“We hope these resources, which are suitable for young people of all ages, will inspire children to take up careers in STEM. Many children may think of engineering as physically making things, but don't realise the maths or computer design skills required, which could open up a great career for them in the future.”
The first resource suggested by WMG outreach team is Turtlestitch, which is great for children in school years 5 to 9. Turtlestitch is a free website on which users can write a program to control a digital embroidery machine. It is used by WMG for outreach activities, as a means of raising awareness of the breadth of engineering. Young people really enjoy using Turtlestitch for pattern design, with or without access to a digital embroidery machine, which makes it ideal for learning at home while schools are closed.
Helen Luckhurst, a Project Officer at WMG, University of Warwick comments: “Turtlestitch is great for children learning at home because it gives them a fun context for applying maths skills. It is interactive and engaging as children discover the patterns they can make using maths.”
“We have created a number of resource cards and video tutorials to support its use, so I hope that parents and carers will encourage their children to use this as a different way of learning.”
Find WMG video tutorials, how-to cards and maths tasks to guide users through Turtlestitch here. Explore the learning materials on basic programming skills, year 5 and 6 maths, craft projects and further mathematical investigations.
Another fun activity for both primary and secondary school children is Tinkercad, a colourful, easy to use computer-aided design software, which is free to use in the web browser and suitable for children from around 8 years of age. Teachers, kids, hobbyists, and designers use it to imagine, design, and make anything. It is used by WMG outreach as part of the Warwick Bright Stars programme in primary schools. Parents can find video tutorials and ideas for several projects here, including keyrings, money pots and lolly drip trays.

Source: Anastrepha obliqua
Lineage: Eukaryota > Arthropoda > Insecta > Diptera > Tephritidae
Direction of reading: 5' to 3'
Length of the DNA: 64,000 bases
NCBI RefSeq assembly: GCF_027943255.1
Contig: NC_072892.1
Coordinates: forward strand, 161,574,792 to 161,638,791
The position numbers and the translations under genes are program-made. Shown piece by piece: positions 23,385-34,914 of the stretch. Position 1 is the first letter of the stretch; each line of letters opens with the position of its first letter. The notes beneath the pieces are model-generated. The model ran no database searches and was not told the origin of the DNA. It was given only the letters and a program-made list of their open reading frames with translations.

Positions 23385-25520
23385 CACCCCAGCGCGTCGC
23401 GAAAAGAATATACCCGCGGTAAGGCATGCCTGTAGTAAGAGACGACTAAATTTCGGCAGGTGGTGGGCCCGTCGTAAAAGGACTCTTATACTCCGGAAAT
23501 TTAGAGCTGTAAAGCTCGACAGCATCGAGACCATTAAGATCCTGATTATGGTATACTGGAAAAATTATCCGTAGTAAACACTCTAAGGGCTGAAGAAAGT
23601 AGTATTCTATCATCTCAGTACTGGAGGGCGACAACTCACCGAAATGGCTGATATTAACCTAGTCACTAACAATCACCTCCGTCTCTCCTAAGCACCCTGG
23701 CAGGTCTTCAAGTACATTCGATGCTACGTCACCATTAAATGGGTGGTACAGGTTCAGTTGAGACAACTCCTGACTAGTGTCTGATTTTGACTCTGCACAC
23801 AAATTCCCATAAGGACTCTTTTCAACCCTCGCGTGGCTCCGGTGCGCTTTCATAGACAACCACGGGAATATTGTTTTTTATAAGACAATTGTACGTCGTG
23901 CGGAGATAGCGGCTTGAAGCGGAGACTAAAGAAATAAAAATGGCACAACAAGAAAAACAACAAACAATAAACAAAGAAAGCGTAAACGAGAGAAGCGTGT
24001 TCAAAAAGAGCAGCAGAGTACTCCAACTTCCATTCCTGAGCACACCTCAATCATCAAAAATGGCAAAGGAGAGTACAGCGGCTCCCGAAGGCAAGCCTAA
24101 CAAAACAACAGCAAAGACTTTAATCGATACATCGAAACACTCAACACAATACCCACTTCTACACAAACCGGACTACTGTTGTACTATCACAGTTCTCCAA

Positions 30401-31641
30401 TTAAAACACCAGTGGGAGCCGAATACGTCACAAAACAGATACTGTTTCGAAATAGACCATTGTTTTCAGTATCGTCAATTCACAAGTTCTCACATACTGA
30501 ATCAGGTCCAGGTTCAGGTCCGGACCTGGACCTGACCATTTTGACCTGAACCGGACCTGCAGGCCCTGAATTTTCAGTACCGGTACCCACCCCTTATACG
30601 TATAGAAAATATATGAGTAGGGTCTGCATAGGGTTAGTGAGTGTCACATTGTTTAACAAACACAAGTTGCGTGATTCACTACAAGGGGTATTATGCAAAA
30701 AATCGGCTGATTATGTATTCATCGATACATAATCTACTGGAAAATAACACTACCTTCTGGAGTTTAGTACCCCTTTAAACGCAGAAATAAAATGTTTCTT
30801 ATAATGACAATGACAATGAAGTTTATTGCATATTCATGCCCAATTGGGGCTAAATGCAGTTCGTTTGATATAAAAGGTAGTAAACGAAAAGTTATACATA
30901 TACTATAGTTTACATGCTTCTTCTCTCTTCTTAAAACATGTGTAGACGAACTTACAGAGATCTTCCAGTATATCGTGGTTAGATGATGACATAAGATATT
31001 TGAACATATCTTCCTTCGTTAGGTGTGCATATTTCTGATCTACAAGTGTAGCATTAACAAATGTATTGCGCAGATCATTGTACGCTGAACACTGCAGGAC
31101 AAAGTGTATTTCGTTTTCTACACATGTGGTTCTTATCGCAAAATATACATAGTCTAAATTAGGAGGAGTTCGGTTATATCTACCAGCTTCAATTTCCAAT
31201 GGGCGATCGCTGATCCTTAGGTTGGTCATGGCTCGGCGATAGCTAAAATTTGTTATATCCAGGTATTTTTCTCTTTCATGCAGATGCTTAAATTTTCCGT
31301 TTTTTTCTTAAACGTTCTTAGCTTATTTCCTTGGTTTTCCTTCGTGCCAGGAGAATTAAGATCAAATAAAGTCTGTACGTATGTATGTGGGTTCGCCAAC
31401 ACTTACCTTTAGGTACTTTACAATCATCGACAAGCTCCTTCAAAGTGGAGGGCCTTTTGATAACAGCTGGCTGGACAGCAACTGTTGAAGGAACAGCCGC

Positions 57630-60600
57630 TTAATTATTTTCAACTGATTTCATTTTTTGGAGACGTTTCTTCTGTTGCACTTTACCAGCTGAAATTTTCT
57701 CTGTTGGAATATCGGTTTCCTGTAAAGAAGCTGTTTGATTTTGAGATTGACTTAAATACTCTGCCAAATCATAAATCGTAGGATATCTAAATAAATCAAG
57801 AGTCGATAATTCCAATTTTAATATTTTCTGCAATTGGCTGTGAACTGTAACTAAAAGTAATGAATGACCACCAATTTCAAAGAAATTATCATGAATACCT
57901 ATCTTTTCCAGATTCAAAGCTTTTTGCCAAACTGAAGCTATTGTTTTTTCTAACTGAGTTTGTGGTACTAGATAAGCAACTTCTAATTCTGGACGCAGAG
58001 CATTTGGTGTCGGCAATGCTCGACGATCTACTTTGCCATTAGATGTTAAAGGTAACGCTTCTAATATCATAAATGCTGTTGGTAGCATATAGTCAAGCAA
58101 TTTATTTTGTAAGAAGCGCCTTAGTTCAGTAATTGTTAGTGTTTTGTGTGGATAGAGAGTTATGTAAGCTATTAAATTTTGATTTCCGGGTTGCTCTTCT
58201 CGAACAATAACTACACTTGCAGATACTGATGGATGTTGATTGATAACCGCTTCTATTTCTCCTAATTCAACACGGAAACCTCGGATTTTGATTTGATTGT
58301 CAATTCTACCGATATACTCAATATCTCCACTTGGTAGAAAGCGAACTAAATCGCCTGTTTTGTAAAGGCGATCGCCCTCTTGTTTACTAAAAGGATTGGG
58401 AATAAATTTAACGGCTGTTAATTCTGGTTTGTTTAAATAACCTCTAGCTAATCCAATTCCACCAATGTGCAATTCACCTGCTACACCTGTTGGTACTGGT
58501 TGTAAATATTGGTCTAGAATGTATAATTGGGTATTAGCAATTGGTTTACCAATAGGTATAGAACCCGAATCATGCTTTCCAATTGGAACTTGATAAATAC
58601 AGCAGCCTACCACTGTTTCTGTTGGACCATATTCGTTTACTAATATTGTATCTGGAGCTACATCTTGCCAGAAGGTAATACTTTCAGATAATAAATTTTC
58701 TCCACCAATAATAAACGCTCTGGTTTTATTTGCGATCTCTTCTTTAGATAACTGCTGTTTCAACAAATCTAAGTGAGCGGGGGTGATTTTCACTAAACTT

Diane Burton, a Project Officer at WMG, University of Warwick explains: "These Tinkercad projects engage children in the design process, and get them using measurements and maths as an essential part of their design work.”
Autodesk Fusion 360 is a powerful, professional CAD package. It is used in secondary schools and is suitable for ages 14+, and a free download is available to students, educators and enthusiasts. WMG video and written tutorials are available here, where you will find projects including design of assistive technology.
Parents may also want to do some experiments at home with their children, which are fun and educational for any age.
WMG staff have made videos available of demonstrating experiments to do at home, using household items and toys you might already have. It is advisable that children are supervised during these experiments.
Watch Graduate Trainee Engineers Lauren, Jacob, Josh and Lucas demonstrating STEM experiments, and follow a guide to building a pulley from a toy construction set. There are many more experiments to come, telling the engineering story behind household objects.
Dr Phil Jemmett, a Project Officer at WMG, University of Warwick comments: “Every product in your house has been made by engineers and shaped by scientists. We want to tell the story behind those items and show you experiments that you can do with everyday stuff. Now that we are all staying in our homes, we just have to find a way to do STEM with what we’ve got!”
Parental supervision is advised when accessing external websites.
WMG’s Outreach team was pleased to play a part in the University of Warwick’s Winter Wonderland Family Day early this month.
The Team put together a series of STEM activities each with a special festive twist including: